December 2011

WITHDRAWN: Erratum to "Does function follow form?: Methods to fuse structural and functional brain images show decreased linkage in schizophrenia" [NeuroImage 49 (2010) 2626-2637].

Neuroimage 2010 Mar 5. Epub 2010 Mar 5.

The Mind Research Network, Albuquerque, NM 87106, USA; Center for Imaging Science, Rochester Institute of Technology, Rochester, NY 14623, USA.

This article has been withdrawn at the request of the author(s) and/or editor. The Publisher apologizes for any inconvenience this may cause. The full Elsevier Policy on Article Withdrawal can be found at http://www.elsevier.com/locate/withdrawalpolicy.
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http://dx.doi.org/10.1016/j.neuroimage.2010.02.057DOI Listing
March 2010

Posttraumatic stress disorder: a history and a critique.

Ann N Y Acad Sci 2010 Oct;1208:67-71

Psychiatric Iowa Neuroimaging Consortium, Iowa City, Iowa 52242, USA.

Although posttraumatic stress disorder (PTSD) is sometimes considered to be a relatively new diagnosis, as the name first appeared in 1980, the concept of the disorder has a very long history. That history has often been linked to the history of war, but the disorder has also been frequently described in civilian settings involving natural disasters, mass catastrophes, and serious accidental injuries. The diagnosis first appeared in the official nomenclature when Diagnostic and Statistical Manual of Mental Disorders (DSM)-I was published in 1952 under the name gross stress reaction. It was omitted, however, in the next edition in 1968, after a long period of relative peace. When DSM-III was developed in the mid-1980s the recent occurrence of the Vietnam War provoked a more thorough examination of the disorder. PTSD was defined as a stress disorder that is a final common pathway occurring as a consequence of many different types of stressors, including both combat and civilian stress. The definition of PTSD has filled an important niche in clinical psychiatry. Its definition continues to raise important questions about the relationship between a stressor, the individual experiencing it, and the characteristic symptoms.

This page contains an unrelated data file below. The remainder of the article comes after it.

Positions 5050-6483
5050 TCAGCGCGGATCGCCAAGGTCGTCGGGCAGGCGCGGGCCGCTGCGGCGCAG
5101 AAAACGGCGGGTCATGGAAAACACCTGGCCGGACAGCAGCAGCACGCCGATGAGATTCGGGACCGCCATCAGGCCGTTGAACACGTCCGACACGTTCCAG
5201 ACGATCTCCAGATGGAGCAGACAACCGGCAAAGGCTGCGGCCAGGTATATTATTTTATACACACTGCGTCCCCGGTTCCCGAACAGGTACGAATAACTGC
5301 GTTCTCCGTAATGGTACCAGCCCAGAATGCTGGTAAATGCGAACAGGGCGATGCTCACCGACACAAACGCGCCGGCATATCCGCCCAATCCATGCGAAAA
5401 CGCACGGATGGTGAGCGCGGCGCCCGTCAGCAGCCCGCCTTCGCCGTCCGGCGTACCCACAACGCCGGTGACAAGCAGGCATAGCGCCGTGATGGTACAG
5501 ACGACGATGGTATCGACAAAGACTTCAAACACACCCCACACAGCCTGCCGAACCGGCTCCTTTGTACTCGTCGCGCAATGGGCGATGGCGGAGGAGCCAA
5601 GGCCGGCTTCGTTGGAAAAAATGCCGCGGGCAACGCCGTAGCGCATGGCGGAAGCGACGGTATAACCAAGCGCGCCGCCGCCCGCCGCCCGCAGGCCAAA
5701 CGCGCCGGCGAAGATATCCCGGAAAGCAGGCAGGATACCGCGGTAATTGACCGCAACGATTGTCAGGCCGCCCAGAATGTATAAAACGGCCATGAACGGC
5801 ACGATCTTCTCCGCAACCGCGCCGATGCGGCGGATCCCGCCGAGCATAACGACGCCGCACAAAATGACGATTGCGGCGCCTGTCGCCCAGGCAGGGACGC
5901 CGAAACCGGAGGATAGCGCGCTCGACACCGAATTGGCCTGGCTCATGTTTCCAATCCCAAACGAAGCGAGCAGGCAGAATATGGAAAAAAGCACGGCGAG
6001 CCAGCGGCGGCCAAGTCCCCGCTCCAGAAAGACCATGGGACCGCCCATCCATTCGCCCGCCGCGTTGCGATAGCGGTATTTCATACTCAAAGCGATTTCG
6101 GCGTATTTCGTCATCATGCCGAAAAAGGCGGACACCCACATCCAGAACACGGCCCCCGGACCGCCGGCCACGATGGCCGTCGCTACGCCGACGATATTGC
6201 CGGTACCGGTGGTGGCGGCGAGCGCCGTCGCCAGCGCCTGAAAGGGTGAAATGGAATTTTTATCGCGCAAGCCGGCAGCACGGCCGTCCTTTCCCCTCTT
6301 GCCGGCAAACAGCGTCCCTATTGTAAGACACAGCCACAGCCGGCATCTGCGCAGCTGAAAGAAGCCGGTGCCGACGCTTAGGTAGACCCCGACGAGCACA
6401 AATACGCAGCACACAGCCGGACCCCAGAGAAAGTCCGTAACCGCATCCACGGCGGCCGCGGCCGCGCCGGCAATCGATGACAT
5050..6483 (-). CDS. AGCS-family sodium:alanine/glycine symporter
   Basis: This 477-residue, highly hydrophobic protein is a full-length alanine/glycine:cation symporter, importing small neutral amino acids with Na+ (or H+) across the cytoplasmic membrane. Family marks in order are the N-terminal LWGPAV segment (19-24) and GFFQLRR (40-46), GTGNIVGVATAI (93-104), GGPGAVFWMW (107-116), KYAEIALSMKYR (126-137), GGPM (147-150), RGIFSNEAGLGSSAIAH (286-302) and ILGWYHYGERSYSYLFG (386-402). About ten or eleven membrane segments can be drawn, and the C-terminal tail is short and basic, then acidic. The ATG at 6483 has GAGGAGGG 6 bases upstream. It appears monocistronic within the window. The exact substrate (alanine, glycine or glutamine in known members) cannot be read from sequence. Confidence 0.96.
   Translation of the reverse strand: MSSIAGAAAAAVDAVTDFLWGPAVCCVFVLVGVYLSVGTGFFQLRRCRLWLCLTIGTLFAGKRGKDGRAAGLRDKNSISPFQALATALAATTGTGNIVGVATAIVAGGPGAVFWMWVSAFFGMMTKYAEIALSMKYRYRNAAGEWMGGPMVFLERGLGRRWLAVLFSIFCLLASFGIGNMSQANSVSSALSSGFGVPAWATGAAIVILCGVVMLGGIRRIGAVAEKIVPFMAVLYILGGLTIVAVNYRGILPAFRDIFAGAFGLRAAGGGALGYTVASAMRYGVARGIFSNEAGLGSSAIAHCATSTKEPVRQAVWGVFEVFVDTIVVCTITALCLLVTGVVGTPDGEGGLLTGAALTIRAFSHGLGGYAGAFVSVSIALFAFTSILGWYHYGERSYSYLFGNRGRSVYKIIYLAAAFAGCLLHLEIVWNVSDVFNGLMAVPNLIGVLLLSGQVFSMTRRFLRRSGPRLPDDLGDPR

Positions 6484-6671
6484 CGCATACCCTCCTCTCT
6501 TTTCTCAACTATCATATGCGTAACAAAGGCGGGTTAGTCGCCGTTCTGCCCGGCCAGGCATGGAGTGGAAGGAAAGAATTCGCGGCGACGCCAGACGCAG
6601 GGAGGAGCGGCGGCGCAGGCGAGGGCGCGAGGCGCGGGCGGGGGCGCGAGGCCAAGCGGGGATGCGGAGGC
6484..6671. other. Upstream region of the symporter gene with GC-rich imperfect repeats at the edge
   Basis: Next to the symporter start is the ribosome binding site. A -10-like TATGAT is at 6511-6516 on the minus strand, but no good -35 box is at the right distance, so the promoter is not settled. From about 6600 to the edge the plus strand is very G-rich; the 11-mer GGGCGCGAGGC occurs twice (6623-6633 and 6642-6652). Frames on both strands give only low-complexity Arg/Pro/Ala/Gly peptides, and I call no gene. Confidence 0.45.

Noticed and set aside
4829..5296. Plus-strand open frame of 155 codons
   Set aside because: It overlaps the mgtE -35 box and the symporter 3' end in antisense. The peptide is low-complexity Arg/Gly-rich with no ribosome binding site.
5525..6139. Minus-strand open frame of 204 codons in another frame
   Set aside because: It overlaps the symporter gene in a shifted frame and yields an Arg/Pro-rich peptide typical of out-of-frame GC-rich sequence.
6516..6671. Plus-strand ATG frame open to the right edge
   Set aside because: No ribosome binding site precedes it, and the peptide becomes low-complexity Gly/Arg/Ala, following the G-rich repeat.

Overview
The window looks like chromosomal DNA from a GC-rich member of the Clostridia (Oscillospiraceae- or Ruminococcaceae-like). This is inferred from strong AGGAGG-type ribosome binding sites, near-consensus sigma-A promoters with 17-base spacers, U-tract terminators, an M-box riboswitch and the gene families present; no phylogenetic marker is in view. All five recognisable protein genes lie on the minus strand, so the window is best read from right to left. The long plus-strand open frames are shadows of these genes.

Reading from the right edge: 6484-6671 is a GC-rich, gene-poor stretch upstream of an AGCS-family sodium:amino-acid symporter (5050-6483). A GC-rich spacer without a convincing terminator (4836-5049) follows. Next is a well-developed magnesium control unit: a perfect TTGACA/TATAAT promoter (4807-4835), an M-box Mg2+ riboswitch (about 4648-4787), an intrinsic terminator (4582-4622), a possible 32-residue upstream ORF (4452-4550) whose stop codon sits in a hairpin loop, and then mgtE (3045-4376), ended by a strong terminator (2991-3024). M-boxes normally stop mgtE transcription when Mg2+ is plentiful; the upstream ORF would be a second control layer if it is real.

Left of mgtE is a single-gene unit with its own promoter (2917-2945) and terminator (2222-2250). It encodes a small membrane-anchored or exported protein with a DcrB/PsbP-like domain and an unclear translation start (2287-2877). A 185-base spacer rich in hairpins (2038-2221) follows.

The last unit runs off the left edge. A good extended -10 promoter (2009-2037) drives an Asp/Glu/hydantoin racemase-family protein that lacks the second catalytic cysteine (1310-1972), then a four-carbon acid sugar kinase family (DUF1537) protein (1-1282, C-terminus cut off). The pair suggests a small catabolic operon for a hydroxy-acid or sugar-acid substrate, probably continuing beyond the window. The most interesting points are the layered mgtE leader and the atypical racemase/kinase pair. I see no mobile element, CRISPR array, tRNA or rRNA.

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http://dx.doi.org/10.1111/j.1749-6632.2010.05699.xDOI Listing
October 2010

The lifetime trajectory of schizophrenia and the concept of neurodevelopment.

Dialogues Clin Neurosci 2010 ;12(3):409-15

Department of Psychiatry, University of Iowa Health Care, Iowa City, USA.

Defining the lifetime trajectory of schizophrenia and the mechanisms that drive it is one of the major challenges of schizophrenia research. Kraepelin assumed that the mechanisms were neurodegenerative ("dementia praecox"), and the early imaging work using computerized tomography seemed to support this model. Prominent ventricular enlargement and increased cerebrospinal fluid on the brain surface suggested that the brain had atrophied. In the 1980s, however, both neuropathological findings and evidence from magnetic resonance imaging (MRI) provided evidence suggesting that neurodevelopmental mechanisms might be a better explanation. This model is supported by both clinical and MRI evidence, particularly the fact that brain abnormalities are already present in first-episode patients. However, longitudinal studies of these patients have found evidence that brain tissue is also lost during the years after onset. The most parsimonious explanation of these findings is that neurodevelopment is a process that is ongoing throughout life, and that schizophrenia occurs as a consequence of aberrations in neurodevelopmental processes that could occur at various stages of life.
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http://www.ncbi.nlm.nih.gov/pmc/articles/PMC3181981PMC
November 2010